The largest of Egypt’s urban landholders is the Ministry of Housing's New Urban Communities Authority (NUCA), which administers almost one million acres of land designated for urban development.[2] When prime ministerial decree 350/2007 removed almost all restrictions on foreign companies and individuals buying property in Egypt, prices spiked 116 percent overnight in the suburb-like “new cities” around Cairo that NUCA administers and where most land speculation occurs.[3] The property boom that ensued from 2007 until the January 2011 revolution saw land prices there balloon at a rate of 148 percent per year.[4] By comparison, the prices of so-called prime locations on the riverfront in the heart of Cairo went up 44 percent a year in the same time frame,[5] still a massive increase.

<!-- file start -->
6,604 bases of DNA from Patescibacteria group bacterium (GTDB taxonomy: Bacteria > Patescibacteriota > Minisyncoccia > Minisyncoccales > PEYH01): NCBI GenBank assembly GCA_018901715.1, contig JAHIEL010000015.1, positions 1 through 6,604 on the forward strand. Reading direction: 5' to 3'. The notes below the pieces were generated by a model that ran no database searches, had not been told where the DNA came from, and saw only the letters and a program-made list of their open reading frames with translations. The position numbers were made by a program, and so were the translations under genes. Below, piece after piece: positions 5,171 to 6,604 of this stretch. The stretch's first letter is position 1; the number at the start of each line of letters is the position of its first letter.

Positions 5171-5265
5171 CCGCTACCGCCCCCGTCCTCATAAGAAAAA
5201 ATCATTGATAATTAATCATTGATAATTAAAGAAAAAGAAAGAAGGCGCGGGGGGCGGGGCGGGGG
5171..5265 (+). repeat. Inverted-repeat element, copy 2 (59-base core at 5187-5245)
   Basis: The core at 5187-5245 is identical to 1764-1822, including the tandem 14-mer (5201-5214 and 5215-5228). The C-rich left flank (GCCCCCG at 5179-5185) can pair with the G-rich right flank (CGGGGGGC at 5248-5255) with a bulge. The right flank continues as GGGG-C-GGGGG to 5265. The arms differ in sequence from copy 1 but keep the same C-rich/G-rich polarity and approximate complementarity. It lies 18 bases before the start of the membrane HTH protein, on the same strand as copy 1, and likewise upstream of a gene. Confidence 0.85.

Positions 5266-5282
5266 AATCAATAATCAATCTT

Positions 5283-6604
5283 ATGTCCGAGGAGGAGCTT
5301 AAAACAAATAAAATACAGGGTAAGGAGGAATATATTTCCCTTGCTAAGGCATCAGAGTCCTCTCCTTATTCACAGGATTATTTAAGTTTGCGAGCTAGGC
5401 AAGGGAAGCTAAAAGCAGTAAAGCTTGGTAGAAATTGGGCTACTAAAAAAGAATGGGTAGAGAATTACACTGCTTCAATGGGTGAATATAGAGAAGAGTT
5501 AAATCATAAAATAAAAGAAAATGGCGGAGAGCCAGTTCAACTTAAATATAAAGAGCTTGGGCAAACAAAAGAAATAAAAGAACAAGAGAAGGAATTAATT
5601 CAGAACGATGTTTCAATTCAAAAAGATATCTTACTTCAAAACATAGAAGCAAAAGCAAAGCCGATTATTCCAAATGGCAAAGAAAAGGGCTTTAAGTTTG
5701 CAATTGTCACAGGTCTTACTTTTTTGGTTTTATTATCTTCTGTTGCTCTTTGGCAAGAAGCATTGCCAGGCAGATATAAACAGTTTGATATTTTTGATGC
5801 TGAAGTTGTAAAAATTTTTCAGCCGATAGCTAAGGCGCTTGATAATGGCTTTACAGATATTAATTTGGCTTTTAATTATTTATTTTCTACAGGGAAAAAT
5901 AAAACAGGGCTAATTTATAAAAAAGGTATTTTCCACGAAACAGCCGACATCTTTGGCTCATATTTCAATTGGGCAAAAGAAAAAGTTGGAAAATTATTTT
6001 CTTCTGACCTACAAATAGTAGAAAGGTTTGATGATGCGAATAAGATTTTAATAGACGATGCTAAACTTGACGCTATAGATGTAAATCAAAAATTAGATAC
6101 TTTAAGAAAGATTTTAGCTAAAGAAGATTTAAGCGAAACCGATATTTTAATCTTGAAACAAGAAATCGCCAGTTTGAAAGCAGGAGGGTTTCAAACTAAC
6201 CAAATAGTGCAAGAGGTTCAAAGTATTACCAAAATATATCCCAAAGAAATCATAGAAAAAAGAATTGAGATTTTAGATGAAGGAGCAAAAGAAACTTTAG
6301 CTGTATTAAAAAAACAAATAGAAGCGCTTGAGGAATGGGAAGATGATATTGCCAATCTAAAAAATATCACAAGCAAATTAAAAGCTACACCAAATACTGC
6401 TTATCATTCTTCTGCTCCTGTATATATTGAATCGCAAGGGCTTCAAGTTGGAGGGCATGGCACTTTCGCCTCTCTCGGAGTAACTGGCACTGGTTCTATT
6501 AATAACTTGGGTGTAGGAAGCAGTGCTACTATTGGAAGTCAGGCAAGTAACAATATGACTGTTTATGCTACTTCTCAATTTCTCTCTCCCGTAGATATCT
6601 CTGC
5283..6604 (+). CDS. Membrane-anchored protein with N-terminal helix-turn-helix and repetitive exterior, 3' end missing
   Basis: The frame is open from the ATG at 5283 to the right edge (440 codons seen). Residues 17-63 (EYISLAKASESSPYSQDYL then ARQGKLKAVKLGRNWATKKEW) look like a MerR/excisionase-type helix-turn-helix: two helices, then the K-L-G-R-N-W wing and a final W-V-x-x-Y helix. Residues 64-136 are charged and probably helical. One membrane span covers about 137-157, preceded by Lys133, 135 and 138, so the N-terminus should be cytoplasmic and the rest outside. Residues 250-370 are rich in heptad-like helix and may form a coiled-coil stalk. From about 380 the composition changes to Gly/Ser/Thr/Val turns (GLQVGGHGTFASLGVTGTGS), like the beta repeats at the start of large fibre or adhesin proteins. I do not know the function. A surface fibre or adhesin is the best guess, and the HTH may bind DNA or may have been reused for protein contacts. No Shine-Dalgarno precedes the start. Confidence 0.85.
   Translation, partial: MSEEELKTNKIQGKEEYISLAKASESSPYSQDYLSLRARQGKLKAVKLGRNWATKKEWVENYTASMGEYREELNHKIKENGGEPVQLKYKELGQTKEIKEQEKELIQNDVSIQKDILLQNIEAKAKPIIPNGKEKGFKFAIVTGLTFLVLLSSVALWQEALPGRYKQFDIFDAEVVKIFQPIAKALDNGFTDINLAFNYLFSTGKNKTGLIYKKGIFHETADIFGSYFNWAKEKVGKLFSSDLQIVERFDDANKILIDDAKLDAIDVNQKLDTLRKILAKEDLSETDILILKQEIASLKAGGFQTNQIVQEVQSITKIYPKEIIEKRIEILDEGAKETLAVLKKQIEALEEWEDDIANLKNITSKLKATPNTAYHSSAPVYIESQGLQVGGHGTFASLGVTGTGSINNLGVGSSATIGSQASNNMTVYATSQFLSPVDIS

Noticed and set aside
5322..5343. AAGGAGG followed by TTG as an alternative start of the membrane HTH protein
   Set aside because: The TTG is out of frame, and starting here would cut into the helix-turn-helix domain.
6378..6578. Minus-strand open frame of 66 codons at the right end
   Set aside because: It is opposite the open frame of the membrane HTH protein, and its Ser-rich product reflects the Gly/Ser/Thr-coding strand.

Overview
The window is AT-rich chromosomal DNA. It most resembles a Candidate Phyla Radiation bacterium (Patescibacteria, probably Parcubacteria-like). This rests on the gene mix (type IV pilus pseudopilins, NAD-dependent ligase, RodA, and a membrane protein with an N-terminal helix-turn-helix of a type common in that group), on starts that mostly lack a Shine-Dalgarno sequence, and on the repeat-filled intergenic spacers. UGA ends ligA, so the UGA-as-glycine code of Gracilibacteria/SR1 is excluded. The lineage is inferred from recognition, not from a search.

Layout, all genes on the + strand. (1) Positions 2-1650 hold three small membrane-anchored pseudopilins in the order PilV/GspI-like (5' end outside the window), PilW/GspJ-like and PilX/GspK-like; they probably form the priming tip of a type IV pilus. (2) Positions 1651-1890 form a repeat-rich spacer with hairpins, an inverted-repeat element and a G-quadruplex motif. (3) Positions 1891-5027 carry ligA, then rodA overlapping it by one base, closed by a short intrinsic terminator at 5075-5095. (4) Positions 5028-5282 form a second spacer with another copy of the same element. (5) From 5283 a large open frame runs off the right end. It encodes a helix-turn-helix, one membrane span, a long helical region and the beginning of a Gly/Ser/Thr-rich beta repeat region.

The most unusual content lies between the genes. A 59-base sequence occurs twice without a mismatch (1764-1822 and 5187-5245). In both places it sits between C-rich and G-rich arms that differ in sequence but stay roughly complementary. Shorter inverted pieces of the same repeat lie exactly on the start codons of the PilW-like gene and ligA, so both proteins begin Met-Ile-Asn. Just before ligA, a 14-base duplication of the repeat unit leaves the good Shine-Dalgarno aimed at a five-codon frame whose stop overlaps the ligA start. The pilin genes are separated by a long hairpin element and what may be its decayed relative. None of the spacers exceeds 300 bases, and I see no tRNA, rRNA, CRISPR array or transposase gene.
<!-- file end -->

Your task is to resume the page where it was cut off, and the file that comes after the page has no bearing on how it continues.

There is little data available to measure the effect of rising land prices on housing prices, as Egypt does not have a house price index; though the Ministry of Housing and the World Bank had promised one as part of their Affordable Mortgage Program, it has not yet been delivered.[6] This leaves only one standard of measurement: the price of social housing units that the Ministry of Housing offers. A quick analysis shows that the price of the cheapest of these units has been rising 14 percent per year over the last eight years.[7] In comparison, according to the national census authority, average incomes increased only 1 percent per year between 2008/2009 and 2012/2013. At the same time, poverty has increased, with 26 percent of the population currently living below the national poverty line.[8]